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Who pays MSRP? Go out into the REAL world of car shopping. I just bought a 2006 Lincon Zephyr for my wife for $5,500 less than the Toyota dealer wanted me to pay for the V6 Camry she thought she wanted. The important price is the total drive home price, not the selling price. One can drive home any domestic for at least 20% to 30% less than a Toyota or Honda of the same size, summarily equipped. Indeed a three year old 4cy Camry, listed in NADA, is worth $4,000 more than a V6 Taurus, but the Taurus had a drive home price $6,000 less when new. It returns more of its original investment. Just look at the sales figures for the Vibe and the Matrix. Most buyers know, that except for trim, they are basically the same car. Even with Toyotas so called superior resale value, far more astute buyers are buying the Pontiac. Why? Because the actual drive home price averages $2,500 to $3,000 less when summarily equipped. Pontiac dealers offer bigger discounts, higher trade prices, and GM has higher rebates and far lower interest rates, than Toyota. When it come to retail value, although the Matrix is rated higher in NADA, the Vibe, like the Taurus, has a better return on the original investment since it returns a higher percentage of the original drive home price than does the Matrix.
mike

http://www.edmunds.com/apps/nvc/edmunds/VehicleComparison ;jsessionid=DLL7FpZWhk9dts4HKrMGcDMwhpBQVfT2nG2tYQb2PwqwQBqrTMnJ!-827763264?op=0&tab=pricing&isbasecarlse&modelid=&styleid=&refid=&maxvehicles=5&vehicleindex=&removestyle=&numCars=4&justnter&modelId00506726&styleId00640401&modelId10505066&styleId10534615&modelId20506286&styleId20566046&modelId30506268&styleId30634257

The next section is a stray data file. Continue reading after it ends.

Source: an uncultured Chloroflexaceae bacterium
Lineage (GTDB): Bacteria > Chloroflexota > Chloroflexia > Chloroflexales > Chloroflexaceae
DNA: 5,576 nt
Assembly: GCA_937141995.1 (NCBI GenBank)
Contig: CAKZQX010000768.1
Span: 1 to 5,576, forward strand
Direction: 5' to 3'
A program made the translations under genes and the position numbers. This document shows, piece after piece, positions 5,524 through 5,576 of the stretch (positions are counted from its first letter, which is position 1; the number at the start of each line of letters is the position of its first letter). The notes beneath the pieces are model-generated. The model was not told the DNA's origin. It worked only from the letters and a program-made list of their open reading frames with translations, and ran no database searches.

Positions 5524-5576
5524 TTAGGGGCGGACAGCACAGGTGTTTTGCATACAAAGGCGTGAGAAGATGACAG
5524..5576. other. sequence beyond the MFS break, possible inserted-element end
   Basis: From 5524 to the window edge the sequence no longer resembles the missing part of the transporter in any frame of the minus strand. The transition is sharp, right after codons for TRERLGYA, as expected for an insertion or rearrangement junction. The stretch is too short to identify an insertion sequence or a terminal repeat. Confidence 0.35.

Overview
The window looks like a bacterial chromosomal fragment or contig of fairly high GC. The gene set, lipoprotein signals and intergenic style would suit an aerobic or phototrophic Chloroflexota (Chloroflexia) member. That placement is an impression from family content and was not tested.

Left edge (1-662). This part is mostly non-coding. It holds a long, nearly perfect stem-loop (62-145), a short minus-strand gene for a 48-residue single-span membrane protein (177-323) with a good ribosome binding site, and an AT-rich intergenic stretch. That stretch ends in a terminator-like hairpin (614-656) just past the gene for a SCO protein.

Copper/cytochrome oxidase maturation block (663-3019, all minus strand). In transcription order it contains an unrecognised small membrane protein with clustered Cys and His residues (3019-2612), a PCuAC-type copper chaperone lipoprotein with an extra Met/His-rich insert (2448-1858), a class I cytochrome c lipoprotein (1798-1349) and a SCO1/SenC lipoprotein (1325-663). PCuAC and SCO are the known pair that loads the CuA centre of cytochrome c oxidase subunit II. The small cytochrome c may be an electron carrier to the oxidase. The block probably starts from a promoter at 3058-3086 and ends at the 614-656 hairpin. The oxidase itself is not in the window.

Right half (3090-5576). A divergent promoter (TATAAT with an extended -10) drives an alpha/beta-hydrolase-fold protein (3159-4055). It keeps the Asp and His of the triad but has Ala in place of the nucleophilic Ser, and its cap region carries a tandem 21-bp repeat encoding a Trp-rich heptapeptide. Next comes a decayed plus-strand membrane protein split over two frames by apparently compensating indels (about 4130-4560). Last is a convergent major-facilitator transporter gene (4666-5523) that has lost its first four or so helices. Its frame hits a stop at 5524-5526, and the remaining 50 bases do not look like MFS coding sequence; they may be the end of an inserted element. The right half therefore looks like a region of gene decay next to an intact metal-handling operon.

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No One You Know wrote:

I have no grudge against union contracts. If companies signed them, good for the unions. Unions have helped a LOT in this nation's history. Unfortunately, unions in the developing nations like China, Brazil, and India, are pretty much nonexistant... which means China, Inc, can make a widget for $.25 while America, Inc, has to charge $3.50 in order to cover benefits and federal regulations.
Its a pretty sad way to watch the American industrial base fall apart.

Actually, I do try to buy American wherever practical. However, often times it costs me significantly more money, and sometiems much more than I can afford.
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On Mon, 21 Nov 2005 17:19:21 -0500, "doug"

But where is it written that people who don't have skillsets that make them broadly employable can expect exciting jobs? And accidents, for better or worse, are part of any manual labor scene.

would never gain ground due to a free-market economy. And because of that, your argument is flawed. When a worker and/or a skill is in demand, its price goes up, so wages and benefits have to rise if they want to keep them. One only has to see the wage power that white-collar individuals outside unit environments have to see the benefit of this.
Wal-Mart's benefits suck because most of its employees are classified as part-time. And no executive ever feels the pain that the worker feels, no matter what.